They are, it's true. And it's equally true that many of those jobs and skillsets have been marginalized, and quite heavily... especially in the last 20-30 years. It really wasn't that long ago historywise that a degree was something most people couldn't afford. Higher education was mostly for rich families, or those few lucky enough to qualify for some sort of grant or sponsorship. And in that time, yeah, you could be all but guaranteed a job when you graduated because graduates were still rare.
But now? Everyone seems to expect that you follow these steps. A: Graduate High School. B: Go to college. C: Continue your education OR D: Go right into a good-paying job in your field. Failure to do this means that you are... well, generally viewed as something of a failure, or have settled for second best, or are lazy, etc. Doing construction, being a plumber, a welder, all of that carries now the stigma of 'labor'. As though labor was a bad thing, and apprenticeships are only taken by those who don't have the skills or intelligence to do something else. Nevermind the sort of skills and talents it takes to be a good welder. Hell, I worked with an arc welder for only a summer at Subaru-Izusu (sp?) Automotive when I was 19, and it took a surprising amount of knowhow and talent to do well. And that was just an arc-welder at one station in the process.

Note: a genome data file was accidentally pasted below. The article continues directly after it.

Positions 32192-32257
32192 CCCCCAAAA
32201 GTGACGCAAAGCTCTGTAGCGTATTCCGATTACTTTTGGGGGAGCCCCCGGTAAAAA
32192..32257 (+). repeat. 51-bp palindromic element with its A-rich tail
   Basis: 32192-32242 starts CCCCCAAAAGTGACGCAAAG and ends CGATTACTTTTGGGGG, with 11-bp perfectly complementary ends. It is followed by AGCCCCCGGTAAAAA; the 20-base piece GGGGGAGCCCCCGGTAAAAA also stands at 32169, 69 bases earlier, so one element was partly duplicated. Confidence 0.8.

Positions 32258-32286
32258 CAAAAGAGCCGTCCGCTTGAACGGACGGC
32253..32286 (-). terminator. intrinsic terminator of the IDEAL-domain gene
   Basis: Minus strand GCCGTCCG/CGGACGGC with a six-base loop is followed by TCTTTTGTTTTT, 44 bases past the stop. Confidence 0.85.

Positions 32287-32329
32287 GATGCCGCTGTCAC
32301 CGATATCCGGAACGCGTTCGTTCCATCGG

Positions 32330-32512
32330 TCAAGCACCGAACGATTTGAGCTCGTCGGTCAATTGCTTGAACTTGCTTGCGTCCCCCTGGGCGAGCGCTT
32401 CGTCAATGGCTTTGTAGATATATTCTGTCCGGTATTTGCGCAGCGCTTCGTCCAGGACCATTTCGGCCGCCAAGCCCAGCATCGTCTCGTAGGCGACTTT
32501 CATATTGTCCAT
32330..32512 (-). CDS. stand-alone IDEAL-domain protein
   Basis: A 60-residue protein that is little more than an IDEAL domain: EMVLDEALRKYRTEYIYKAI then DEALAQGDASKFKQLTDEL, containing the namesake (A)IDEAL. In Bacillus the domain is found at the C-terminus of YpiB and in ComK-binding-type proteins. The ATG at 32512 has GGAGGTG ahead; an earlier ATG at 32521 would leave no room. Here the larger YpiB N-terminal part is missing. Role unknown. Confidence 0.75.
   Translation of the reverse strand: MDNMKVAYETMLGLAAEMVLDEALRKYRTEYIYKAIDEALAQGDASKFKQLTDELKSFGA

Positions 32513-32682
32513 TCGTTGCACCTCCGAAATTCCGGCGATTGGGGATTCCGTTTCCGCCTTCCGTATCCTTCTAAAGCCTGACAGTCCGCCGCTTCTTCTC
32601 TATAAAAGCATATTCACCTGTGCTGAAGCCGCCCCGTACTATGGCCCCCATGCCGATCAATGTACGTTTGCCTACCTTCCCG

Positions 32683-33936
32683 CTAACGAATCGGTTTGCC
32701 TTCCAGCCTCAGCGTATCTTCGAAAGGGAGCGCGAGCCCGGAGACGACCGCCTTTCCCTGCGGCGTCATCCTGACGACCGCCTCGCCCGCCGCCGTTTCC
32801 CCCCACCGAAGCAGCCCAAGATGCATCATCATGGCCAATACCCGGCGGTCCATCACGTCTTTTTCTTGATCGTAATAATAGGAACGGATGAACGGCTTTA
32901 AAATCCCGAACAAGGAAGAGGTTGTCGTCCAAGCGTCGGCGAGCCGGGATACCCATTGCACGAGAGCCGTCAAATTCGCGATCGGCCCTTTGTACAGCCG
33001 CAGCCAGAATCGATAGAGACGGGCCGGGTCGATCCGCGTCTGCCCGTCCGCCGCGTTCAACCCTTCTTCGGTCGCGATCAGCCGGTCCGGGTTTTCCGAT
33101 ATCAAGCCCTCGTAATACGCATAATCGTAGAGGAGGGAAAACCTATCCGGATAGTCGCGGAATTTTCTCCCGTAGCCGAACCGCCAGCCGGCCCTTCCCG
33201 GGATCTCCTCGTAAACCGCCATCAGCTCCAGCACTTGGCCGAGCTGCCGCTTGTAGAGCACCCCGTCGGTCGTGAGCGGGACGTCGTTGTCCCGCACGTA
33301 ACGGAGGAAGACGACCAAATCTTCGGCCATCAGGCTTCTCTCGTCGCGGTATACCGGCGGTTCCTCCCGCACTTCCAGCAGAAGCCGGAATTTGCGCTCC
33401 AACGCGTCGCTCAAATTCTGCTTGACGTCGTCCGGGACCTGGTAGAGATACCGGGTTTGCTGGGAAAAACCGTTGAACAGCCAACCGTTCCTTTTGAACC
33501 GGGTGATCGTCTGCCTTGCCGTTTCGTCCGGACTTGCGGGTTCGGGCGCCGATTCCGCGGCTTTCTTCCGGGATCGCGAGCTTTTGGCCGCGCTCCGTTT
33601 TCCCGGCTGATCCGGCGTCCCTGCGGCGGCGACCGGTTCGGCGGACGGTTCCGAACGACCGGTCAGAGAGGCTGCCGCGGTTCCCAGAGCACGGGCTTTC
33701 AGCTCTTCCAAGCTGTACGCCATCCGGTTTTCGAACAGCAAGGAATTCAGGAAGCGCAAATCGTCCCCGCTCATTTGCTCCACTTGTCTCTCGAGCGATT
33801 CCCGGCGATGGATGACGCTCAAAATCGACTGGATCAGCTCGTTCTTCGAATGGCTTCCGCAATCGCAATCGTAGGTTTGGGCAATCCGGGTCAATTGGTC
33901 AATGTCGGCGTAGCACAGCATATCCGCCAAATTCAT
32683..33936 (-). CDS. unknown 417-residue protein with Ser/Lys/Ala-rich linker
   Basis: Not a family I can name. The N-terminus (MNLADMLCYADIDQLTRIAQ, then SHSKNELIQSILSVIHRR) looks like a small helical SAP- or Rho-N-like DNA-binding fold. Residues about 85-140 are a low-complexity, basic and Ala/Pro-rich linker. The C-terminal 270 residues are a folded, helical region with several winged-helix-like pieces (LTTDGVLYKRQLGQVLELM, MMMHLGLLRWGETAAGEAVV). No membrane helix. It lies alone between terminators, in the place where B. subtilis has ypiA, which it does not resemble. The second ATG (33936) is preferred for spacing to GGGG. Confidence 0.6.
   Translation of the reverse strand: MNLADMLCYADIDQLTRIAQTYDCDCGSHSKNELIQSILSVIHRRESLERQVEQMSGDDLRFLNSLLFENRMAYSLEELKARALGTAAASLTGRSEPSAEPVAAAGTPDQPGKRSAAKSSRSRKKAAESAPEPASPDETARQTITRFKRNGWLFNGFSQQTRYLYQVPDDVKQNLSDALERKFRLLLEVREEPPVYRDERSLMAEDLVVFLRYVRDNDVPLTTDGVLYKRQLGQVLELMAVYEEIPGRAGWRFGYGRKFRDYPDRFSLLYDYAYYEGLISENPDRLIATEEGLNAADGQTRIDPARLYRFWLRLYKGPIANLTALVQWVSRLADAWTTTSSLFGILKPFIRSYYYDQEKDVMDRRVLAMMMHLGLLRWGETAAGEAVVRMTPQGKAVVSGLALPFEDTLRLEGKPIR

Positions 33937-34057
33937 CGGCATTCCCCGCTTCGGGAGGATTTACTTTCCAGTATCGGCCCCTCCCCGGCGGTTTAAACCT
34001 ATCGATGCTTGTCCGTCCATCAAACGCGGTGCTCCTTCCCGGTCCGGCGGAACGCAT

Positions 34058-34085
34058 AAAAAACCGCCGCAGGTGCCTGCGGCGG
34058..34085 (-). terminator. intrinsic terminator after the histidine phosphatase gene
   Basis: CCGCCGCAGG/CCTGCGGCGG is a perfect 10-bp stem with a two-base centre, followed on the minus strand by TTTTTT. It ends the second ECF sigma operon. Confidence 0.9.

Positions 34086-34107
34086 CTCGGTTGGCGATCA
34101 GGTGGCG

There's just too much focus now I think on office jobs and the like. Which makes sense in a way, as you're indoors and not doing heavy lifting, not coming home all sorts of dirty and worn out from your work. But you make good money for that work, and it's honest, and I've never seen anything shameful in it. Hell, my brother-in-law to be works in construction, and he works his ass off for the money he makes, which already has him a house with his fiancee. Maybe it's not where everyone wanted him to end up, or thinks he's settling, but he likes the work and makes a good living doing it. How many people wish they could say the same?
Hell, I do.